Letters to the Editor

Article excerpt

Dear Editor,

Thank you for the "Drawing is Basic" article by Jean Morman Unsworth in the November 2001 issue. I share Unsworth's concerns about some of the recommendations in Paul Duncum's article, "What Elementary Generalist Teachers Need to Know to Teach Art Well," Art Education, November 1999.

I teach an art education course at Goshen College for the elementary education majors. I ask them to read Duncum's article and then we discuss the "problems" with accepting his ideas at face value. We use Duncum's categories to help us understand why art learning often happens badly and why there are so many troubled adults and misconceptions about learning art. As you know, in a typical class of education majors there are many students who have had very troubling art instruction as children, but too often they have no notion of how it could have been better. They get teaching jobs, and out of ignorance, they perpetuate the sins of their teachers.

When these students examine the history of their own attitudes, they frequently cite teachers who had them copying, who showed teacher examples, and who taught drawing tricks instead of direct observation. Invariably, they had teachers who used judgmental approaches leaving them totally without motivation to learn art. Sadly, they had no teacher who knew how to teach them art. Their self-image and their role models make them feel incapable of learning art and they cannot imagine themselves teaching art. This article by Unsworth reminds us about what to avoid and what to practice. The good news is that, with a bit of effort, generalists can learn good methods.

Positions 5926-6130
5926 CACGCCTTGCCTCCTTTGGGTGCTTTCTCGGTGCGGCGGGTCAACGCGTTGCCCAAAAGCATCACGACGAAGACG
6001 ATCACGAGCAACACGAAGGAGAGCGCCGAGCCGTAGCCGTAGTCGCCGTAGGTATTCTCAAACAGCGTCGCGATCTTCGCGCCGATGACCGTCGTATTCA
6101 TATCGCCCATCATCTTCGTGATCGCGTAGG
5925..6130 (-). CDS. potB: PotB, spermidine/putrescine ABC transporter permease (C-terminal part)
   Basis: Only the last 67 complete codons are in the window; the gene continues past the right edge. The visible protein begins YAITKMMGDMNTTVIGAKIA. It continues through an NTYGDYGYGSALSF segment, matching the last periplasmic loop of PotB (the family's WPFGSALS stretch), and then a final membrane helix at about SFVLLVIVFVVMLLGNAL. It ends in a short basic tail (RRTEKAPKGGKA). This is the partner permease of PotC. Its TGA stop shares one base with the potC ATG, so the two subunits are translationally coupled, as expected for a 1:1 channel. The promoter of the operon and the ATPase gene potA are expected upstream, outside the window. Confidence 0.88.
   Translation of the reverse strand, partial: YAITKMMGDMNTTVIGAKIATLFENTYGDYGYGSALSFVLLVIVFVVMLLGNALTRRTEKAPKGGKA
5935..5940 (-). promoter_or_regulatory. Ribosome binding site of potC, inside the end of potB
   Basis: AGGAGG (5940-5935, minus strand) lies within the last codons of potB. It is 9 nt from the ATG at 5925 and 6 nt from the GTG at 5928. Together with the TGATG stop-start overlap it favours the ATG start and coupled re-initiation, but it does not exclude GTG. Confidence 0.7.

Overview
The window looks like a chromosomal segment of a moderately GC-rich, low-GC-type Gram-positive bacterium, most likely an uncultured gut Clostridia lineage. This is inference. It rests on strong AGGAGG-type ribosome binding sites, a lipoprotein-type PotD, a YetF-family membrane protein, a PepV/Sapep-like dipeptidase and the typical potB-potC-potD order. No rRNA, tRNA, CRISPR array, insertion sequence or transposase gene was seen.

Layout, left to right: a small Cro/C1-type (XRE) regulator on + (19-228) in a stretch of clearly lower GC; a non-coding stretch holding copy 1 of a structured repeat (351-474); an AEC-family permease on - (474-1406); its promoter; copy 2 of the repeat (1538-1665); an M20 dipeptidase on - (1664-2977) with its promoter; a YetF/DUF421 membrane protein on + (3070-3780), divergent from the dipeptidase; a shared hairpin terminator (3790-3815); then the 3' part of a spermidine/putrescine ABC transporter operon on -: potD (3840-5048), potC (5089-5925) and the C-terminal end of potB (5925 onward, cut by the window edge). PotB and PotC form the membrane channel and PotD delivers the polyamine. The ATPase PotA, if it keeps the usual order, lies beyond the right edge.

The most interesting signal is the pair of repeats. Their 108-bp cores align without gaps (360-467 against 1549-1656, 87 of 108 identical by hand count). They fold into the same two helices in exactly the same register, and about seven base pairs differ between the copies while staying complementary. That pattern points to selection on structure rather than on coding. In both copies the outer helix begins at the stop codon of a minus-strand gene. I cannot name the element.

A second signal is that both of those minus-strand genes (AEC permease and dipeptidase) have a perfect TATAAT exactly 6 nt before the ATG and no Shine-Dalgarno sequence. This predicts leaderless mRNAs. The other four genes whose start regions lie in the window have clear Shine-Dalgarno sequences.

Marvin Bartel

Professor of Art, Goshen College

Goshen Indiana

Dear Pat,

I enjoyed the November 2001 issue of Art Education including "Encountering Student Learning" by Mary Hafeli, but I was initially somewhat startled and then amused by the cover reproduction that strongly resembles the enclosed illustration from the third edition of an American drawing manual for children first published in 1814.

The book, Elements of Drawing Exemplified in a Variety of sketches of Parts of the Human Form was drawn and compiled by H. Williams. This edition, consisting of 28 pages, was published in Boston by R. P. C. Williams in 1818. It is one of the earliest known American drawing books expressly intended for children. This copy is owned by The Pennsylvania State University's Special Collections Library, which is a repository for several hundred important American art instruction books and ephemeral materials dating from the eighteenth and nineteenth centuries. …